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Community News: Southwest

LEIMERT PARK : 'Musical Catharses' Enliven World Stage

October 25, 1992|ERIN J. AUBRY

At the World Stage, the music is definitely the thing.

The tiny space with a grandiose name, sandwiched between the flourishing shops and art galleries on Degnan Boulevard, comes alive every Friday and Saturday with jazz--the sounds of Ron Carter, Harold Land, Black / Note, the B-Sharp Quartet and other purveyors of classic jazz.

"This is a spot for unadulterated culture," said Kamau Daaood, a poet and community activist who co-founded World Stage with drummer Billy Higgins. "It's a heart for this community. It pumps life into it."

With the destruction of Jazz Etc. at the Santa Barbara Plaza in the April-May riots, the World Stage has a new significance among jazz spots in the Crenshaw District. The first-rate performers range from established artists like Higgins and the World Saxophone Quartet to fast-rising acts like Black / Note.

"There's nothing like playing here," said 30-year-old Randall Willis of the B-Sharp Quartet after a recent Saturday set. The group has recorded its first CD on the World Stage label this year. "It all started here for us. It's a special feeling playing in the neighborhood where I grew up."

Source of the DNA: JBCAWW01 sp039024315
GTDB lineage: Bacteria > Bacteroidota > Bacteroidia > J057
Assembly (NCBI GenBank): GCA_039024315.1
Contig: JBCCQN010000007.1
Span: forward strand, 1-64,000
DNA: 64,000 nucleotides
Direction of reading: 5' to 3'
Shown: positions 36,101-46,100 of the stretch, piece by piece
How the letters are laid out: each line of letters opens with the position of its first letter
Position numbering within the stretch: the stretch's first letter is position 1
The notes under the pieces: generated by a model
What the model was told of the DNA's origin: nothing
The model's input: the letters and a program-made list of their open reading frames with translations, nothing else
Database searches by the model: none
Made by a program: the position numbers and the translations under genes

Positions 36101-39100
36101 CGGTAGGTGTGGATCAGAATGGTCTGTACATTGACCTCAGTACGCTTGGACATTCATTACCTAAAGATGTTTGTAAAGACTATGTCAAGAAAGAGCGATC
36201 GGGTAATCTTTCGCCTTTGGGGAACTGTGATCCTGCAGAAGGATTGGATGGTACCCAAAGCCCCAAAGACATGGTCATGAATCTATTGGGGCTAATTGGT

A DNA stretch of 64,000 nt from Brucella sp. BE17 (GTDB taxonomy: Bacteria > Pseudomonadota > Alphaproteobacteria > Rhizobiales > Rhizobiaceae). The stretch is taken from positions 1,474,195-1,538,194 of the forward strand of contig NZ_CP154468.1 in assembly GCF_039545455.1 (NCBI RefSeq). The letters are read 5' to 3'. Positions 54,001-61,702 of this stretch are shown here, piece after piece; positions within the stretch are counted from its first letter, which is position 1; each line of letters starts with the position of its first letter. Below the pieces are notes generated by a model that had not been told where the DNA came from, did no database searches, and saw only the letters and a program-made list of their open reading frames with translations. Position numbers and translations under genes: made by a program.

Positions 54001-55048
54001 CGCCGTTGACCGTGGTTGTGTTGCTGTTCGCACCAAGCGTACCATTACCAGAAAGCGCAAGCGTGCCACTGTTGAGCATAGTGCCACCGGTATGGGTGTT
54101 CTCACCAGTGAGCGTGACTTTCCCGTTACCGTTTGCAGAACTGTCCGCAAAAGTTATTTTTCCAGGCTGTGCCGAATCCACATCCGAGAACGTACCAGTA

Jazz and other black-oriented art forms, said Daaood, must be nurtured within the community if they are to influence and enrich coming generations. "Jazz artists have been priced out of black areas. That's got to change," Daaood said.

Walking past the empty storefront three years ago, the 42-year-old Los Angeles native envisioned a place where music and poetry could grow in an artistic hothouse of jam sessions, workshops and performances. "I wanted a place that would showcase known artists and provide a space for developing artists who may not have one," he said.

Daaood, Higgins and several other musicians got first and last month's rent together to open shop. Daaood said the space, outfitted with a stage and 60 seats grouped in church-pew rows, has been a healing place for artists, who often lead difficult lives.

"We wanted a place where people could congregate and feel comfortable," said Higgins, also a native Angeleno and 50-year jazz veteran who has played with such legends as John Coltrane, Thelonius Monk, Dexter Gordon and Ray Brown.

"The impromptu stuff, the conversations are very important," said Daaood, who frequently reads his poetry to musical accompaniment. "The musical catharses that take place here are really praying, not playing."

Manager Don Muhummad, a Chicago native, said he only intended to work a year to get the World Stage off the ground, but he still books acts and is at rehearsals, master series and workshops. "When I really saw what it was about, I knew I had to stay," he said.

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